By Sue Bushell
While most of the IT professionals with mainframe skills contemplate their well-earned retirement, some canny youngsters are well positioned to fill the void, and the Department of Defence (DoD) is glad of it.
IBM Australia says it has seen a surge of applications from young IT professionals actively chasing IT careers in the mainframe environment.
In a direct rebuke to all the pundits who have declared the mainframe dead over the years, 10 DoD trainees are part of a group of 50 currently enrolled in an IT degree program that has been developed jointly by Global Online Learning and Griffith University to produce IT professionals working in the IBM zSeries environment. With a focus on practical skills, these IT students are getting paid, on-the-job experience working with the DoD, National Australian Bank, Health Insurance Commission and other Australian mainframe users.
A DoD spokesman says the recruitment program has been extremely successful in recruiting personnel with IT mainframe skills, where there had been a shortfall.
"This program has been beneficial for recruiting personnel to the mainframe environment, particularly the Defence Computing Bureau (DCB). Graduating students will have received formal training in a commercial environment and have a depth of relevant work experience.
"Additionally, the benefits of recruiting staff who have already completed a year of study mean that the students can be effective in the workplace from the early days of their commencement."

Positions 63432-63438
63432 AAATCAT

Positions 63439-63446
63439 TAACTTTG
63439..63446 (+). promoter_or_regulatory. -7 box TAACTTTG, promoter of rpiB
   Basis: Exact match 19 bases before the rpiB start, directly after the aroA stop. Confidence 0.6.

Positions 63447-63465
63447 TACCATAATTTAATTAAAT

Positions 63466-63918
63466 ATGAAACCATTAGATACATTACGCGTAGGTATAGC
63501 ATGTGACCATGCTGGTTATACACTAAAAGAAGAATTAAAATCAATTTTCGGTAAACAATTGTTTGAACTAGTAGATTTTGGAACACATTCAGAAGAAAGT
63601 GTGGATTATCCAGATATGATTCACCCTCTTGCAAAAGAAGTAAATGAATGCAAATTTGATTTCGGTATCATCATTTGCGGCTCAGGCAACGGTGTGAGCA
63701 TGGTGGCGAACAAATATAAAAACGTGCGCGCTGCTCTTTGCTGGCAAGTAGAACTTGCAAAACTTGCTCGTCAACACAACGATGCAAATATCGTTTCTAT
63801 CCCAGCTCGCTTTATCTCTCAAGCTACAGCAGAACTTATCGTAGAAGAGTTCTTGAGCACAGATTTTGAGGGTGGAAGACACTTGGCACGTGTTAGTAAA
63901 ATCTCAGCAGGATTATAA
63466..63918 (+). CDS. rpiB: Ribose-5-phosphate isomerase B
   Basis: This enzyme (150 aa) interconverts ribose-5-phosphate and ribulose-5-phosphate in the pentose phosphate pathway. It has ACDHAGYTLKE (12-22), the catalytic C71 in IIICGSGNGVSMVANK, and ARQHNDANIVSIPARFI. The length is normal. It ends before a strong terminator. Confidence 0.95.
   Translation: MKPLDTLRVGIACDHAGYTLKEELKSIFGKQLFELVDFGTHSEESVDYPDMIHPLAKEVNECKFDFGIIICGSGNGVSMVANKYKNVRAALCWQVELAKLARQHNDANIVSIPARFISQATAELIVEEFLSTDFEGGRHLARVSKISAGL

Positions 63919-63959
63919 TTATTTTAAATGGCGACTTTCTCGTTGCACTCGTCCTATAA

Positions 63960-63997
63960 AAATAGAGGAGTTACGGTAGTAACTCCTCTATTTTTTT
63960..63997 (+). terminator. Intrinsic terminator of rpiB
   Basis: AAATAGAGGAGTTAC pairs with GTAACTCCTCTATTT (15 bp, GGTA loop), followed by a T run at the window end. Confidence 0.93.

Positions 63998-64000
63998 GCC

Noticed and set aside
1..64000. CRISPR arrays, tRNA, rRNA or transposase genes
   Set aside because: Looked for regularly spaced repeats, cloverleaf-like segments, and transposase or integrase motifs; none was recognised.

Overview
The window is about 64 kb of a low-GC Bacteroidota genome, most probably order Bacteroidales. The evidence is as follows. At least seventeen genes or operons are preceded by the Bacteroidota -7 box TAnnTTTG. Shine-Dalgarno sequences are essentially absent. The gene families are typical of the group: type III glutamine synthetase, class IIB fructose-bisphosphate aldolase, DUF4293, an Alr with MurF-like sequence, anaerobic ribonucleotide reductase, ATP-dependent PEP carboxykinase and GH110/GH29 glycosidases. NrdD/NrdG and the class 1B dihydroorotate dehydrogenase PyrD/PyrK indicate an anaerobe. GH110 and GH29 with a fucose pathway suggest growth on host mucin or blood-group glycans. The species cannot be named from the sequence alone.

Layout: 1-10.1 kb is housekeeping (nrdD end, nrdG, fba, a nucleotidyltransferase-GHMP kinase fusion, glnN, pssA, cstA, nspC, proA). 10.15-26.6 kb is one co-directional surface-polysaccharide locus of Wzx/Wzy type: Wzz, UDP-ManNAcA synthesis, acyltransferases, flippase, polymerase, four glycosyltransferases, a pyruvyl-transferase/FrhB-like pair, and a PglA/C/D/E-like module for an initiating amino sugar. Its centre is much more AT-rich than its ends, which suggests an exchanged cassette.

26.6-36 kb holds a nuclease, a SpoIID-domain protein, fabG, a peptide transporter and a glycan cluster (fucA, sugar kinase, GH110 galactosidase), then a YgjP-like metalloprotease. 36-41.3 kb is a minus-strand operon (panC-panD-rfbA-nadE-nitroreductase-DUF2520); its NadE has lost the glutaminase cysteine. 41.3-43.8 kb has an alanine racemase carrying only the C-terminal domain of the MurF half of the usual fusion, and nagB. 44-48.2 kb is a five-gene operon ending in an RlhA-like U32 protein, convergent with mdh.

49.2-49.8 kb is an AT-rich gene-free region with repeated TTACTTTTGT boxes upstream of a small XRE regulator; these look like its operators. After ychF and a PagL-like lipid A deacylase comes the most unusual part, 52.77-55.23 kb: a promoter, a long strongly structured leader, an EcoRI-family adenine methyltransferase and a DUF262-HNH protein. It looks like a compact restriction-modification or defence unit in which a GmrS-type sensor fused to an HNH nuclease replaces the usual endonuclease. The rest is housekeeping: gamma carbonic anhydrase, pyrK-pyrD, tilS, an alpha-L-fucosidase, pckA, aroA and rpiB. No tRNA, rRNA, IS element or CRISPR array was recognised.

The first summer school took place in early December 02, with students arriving at the workplace in March 2003.
"The mainframe has a certain and strategic future in Australian business," says IBM zSeries business unit executive Robyn Woodley. "Just look at the investments that our clients and business partners are making to ensure the mainframes powering their businesses are well supported. Mainframes will deliver business value for a long time to come, and IBM will continue to help the zSeries community get the most out of their mainframe investments. This includes ensuring there is a consistent flow of new mainframe talent for the marketplace."
Global Online Learning MD Murray Woods says the students see the value in a career where there is going to be a definite scarcity of skills over the next decade and are very enthusiastic about going into mainframe technology for a career.
"Centrelink, HIC, Defence, ASIO all have the main mainframe installations as well as Customs. DIMIA is in there too. Now they are all experiencing the same problem which is the retirement age for most of their mainframe skills is coming up pretty rapidly . . . so in the next 10 years or so there is going to be a large number of people required. And the universities aren't producing graduates with mainframe skills. The universities are only producing people with UNIX and client/server skills. Our entire degree program is focused entirely on the mainframe."
The trainees are likely to be needed for years to come, agrees Griffith Uni Prof Estivill-Castro because most students coming out of graduate programs in Australia have zero exposure to mainframes. "For example most people expect to use a mouse to operate a computer and in a mainframe environment you won't, so many IT graduates across Australia find it a very cumbersome or a very unfamiliar environment to work in."
Estivill-Castro says the industry in general is finding it very hard to find skilful new graduates to replace those with mainframe experience in areas like government and the communications industry.
Meanwhile DoD graduate programmer and trainee Russell Adcock says he believes there is a huge market for mainframe skills and he is confident of being in demand for many years to come.
"The course is a unique degree that provides unique experience that is not really offered by people in present-day IT courses," he says.
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